Rajeev: Demand supply dynamics specific to each instrument and liquidity are factors impacting specific instruments in the fixed income space. In an environment of bullish market sentiments, we have seen the curve bull flattening as long term spreads as well as spreads on off the run securities tighten. Over a period of time as additional rate cut expectations taper down and with expectation of a comfortable liquidity scenario, the yield curve should remain steeper.

MF Live: What strategy do you suggest for Debt Funds in the current scenario? How should advisors strategize Debt Investments for their clients- from Short-Term to Long-Term perspective?

Rajeev: Investment in various debt funds should reflect the specific risk tolerance and time horizon of the investors.

Short to medium term debt funds can be a good investment category irrespective of the rate cycle as a core allocation in a fixed income portfolio.

More specific to the current context, medium term funds with a core allocation to short term non AAA bonds , ( largely in the AA segment ) and provision to tactically alter duration exposure through Gilts/ AAA bonds within specified duration limits can be considered for incremental debt allocations. Investors with higher appetite for credit and liquidity risk can consider investment in accrual oriented credit products.

MF Live: Within the Debt Funds, we look at the Corporate Bond category. What is the process at SBI for investments in Corporate Bonds? Is there more reliance on the ratings from external agencies or SBI has an in-house process? Also, is there any sector bias in the selection of these instruments?

Rajeev: Corporate Bond fund relies on a bottom up credit selection approach. We follow an internal credit selection approach for all credit selection which focuses on the 4 C‘s of credit, i.e. Capacity, Covenant, Collateral and Character. All debt proposals are analysed by a 4 member credit team, who have sectoral responsibilities. Certain minimum financial criteria as per the Investment Policy are prescribed as investment norms for companies to be eligible for investment.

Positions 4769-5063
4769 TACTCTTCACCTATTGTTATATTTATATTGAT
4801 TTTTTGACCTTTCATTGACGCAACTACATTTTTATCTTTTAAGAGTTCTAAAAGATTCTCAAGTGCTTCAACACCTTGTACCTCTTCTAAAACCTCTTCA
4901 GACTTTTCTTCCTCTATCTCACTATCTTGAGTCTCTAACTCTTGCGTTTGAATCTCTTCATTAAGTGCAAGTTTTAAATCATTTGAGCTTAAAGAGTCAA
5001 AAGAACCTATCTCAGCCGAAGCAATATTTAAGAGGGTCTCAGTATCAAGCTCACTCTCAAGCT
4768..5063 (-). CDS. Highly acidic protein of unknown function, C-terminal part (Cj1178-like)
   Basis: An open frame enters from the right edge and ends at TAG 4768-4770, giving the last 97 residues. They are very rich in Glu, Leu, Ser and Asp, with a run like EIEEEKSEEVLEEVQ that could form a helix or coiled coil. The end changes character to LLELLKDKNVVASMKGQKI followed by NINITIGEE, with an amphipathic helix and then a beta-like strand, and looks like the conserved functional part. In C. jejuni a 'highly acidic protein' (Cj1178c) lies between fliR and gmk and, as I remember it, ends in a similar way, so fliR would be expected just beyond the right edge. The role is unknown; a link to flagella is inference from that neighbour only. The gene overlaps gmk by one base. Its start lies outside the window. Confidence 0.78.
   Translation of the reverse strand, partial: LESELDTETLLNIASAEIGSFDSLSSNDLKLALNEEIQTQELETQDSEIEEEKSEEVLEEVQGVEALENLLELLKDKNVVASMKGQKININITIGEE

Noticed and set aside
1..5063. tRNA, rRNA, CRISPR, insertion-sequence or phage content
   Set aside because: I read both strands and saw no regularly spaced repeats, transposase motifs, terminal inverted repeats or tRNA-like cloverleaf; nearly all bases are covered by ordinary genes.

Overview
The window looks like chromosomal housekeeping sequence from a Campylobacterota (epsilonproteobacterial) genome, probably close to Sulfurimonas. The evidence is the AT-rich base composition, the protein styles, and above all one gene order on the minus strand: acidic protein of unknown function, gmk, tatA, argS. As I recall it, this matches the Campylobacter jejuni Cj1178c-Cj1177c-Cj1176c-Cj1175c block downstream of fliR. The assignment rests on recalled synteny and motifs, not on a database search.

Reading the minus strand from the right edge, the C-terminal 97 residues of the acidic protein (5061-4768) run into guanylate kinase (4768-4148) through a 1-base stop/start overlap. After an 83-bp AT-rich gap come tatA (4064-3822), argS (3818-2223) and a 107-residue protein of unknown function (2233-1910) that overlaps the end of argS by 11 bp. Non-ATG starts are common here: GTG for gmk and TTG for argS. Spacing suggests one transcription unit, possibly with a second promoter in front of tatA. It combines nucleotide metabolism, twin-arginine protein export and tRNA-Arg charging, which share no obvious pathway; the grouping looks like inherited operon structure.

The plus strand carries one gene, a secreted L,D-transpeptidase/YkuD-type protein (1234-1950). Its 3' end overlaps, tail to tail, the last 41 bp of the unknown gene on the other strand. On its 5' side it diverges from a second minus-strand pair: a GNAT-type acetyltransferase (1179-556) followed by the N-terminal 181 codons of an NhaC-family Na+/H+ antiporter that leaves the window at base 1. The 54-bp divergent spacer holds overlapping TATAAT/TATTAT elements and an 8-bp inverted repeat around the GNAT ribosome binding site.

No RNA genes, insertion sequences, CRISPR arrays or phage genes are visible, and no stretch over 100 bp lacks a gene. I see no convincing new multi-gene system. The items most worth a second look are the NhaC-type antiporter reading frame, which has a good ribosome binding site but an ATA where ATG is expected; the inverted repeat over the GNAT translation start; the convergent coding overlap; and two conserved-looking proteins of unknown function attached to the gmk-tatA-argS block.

Proposals are discussed at team level, and if the same are found worthy, they are forwarded to Investment Committee for their comments and approval. The IC consists of MD, Deputy MD, CIO, CRO. Companies are classified into tiers as per the internal assessment, without any dependence on credit rating given by external credit rating agencies.

While sectoral trends are analysed for each company, sectoral biases are absent, as it is believed that good companies may be present even in bad sectors, and bad companies may exist even in good sectors. Hence credit analysis is on the merits of each case.

MF Live: The ETF market is picking up slowly in India. What is your debate on investments in passive fund like SBI-ETF 10 year Gilt Fund and an active fund- SBI Magnum Gilt Fund (Short term & long term)?

Rajeev: Debt oriented ETF’s haven’t yet picked up in India. As regards Gilt schemes, investors have continued to prefer either direct Gsec exposures or allocation through open ended actively managed Long term Gilt schemes. Currently the ETF space remains untapped in the debt category.

The allocation to duration schemes have largely been through open ended income and dynamic schemes where the investment flexibility allows allocation to Gilts, Bonds as well as Money Market securities.

MF Live: Please take us through the product basket of Debt at SBI. How are various Debt products of SBI Structured? (The portfolio strategies and the investment argument now for each of them?)

Rajeev: The product framework is as below.

Risk & Return Matrix